Putting PT 728 Back in Action

My name is Scott Sondles and I am the Co-founder of HempStrong LLC, a hemp based consumer product company from Columbus, OH USA. We plan on specializing in hemp body care, hemp supplements and hemp clothing. I am also currently writing a book regarding the legalization of industrial hemp in America.

I am looking for a company to work with to use hemp fibers to replace the hull of a PT boat (Patrol Torpedo boat) from World War 2. My father is the head director of the Liberty Aviation Museum in Port Clinton, Ohio and his non-profit has purchased one of two PT boats that are still in working condition. They are stripping the boat after discovering the wood under the deck had absorbed too much water.

Here is information and a picture of the boat, with more photos here. This boat is very unique in America and has gotten a large amount of press the past year including a blurb in USA Today.

These boats were originally made from wood, but the previous owner of PT 728 had redone the entire hull with fiberglass. This allows the owner of the boat to legally take passengers on board and make money. The only other PT boat that is functioning is still made of wood so it can’t take passengers (it’s in Oregon right now). PT 728 currently has half of its underside stripped and they are repairing the inner wooden ribs right now.

After learning that the owner is looking to use an alternative to glass fiber, I educated him on the possibility of using hemp and he is very interested. His museum likes the idea of possibly marketing the “Hemp for Victory” campaign since the museum specializes in World War 2. This could help educate American consumers about the potential of industrial hemp.

Do you know of any companies which could help with this project?

Thanks, Scott Sondles

4 responses to “Putting PT 728 Back in Action

  1. Have you tried looking in Alberta Canada, the College there has few companies,that specialize in such projects. P.S. I live in California and I am totally pro hemp. I am working hard to start my own hemp projects, interested a partnership in the future??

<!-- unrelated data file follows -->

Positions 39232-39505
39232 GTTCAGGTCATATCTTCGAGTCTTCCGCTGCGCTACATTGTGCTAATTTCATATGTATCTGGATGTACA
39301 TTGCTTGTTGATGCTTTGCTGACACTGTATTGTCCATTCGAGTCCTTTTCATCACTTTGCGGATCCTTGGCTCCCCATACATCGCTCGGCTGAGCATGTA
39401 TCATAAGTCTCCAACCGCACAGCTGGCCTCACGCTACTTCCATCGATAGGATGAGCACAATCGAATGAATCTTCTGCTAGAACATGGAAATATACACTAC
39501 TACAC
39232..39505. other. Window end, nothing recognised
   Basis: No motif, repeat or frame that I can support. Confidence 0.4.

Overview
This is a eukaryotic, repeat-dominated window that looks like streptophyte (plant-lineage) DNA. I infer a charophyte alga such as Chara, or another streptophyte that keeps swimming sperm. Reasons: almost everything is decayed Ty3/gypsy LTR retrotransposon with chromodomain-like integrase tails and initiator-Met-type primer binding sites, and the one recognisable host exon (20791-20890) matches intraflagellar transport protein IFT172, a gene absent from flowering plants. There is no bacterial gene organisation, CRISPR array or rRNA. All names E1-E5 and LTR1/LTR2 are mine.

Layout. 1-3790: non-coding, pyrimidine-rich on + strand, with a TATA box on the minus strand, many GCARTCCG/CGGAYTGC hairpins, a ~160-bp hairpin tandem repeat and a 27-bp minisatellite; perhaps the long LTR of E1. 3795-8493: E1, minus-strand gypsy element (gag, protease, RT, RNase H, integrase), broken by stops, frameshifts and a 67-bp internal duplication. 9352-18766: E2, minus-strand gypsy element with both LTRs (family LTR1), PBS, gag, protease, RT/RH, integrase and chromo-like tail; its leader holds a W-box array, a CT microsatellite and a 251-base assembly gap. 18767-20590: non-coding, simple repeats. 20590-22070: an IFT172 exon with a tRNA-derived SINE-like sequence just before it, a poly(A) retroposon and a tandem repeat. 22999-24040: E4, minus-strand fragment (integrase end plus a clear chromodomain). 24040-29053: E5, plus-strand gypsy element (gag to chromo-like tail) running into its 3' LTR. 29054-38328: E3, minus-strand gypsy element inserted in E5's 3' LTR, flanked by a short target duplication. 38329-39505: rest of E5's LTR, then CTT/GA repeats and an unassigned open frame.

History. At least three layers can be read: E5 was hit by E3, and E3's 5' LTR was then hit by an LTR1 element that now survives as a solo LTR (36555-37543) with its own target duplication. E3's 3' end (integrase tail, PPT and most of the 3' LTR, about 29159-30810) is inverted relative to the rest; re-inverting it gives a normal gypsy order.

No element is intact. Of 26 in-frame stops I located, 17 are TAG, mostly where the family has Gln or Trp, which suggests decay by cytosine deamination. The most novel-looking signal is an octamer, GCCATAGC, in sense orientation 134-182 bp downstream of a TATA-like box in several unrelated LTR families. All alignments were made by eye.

2. I think these questions are becoming more and more important, in order for these states that have taken steps to make the production of hemp once again legal, there needs to a market for the crop. The best option or atleast the easiest option (to my mind) is paper, the research that I have done indacates that hemp paper is not only a superior product but is better for the enviorment on several levels. There are several other products that can be made out of hemp as well as hemp seed. To my mind the 3 most interesting products are #1 Hempcrete, a far superior building material with a crazy R value and seemingly endless envirmental advantages, but still requires some sort if framing.#2 hemp plastic , once again a better product with so many applications it’s hard to find the end if the list. #3 hemp paint/stain/ ink made from hemp seed , and once again a better version if current products and environmently friendly. (I think it would be nice if the ink for my printer wasn’t made out if unicorn tears(lol) and to boot after the paint / stain/ink has been squeezed out the seed the “cake” as it is called makes fantastic animal food.

  3. Hi Scott

    It would seem quite simple to replace the glass fabric normally used with a Hemp fabric of the same thickness and similar weave and cure it up with an epoxy that is similar but cures at a safe temperature for the fabric. You could even look up the type of epoxies that were available back then (the late 1930’s) or if you want to go back further use coal tar “Pitch” as the binder and protection for the fabric as well as the seal to prevent leakage. These are all pretty much documented in various museums or in large libraries. The process is very messy, especially with the coal tar, but it is probably less toxic than the epoxies that were in use then. Even the current epoxies can be used put they must be put on in several stages to prevent the high heat buildup. The heat is the real reason they use the glass fabric – it can take the heat. The fabric needs the strength but not of glass, the hemp would work fine and would be fully protected from the elements and any biodegradation which is its only weakness.

    It will not be a big market but it would be fun.

    Ray Berard, NAIHC Board Member

  4. Hello Scott,

    A company in Canada, Motive Industries Inc., has manufactured a car using hemp. That is, the body or shell is made from plasticized hemp. Perhaps this approach would be useful to you. Plasticized hemp will be lighter than fiberglass. Someone from that company may be able to provide other leads on how you may accomplish your objective.

    Best, Paul Mahlberg, NAIHC Board Member

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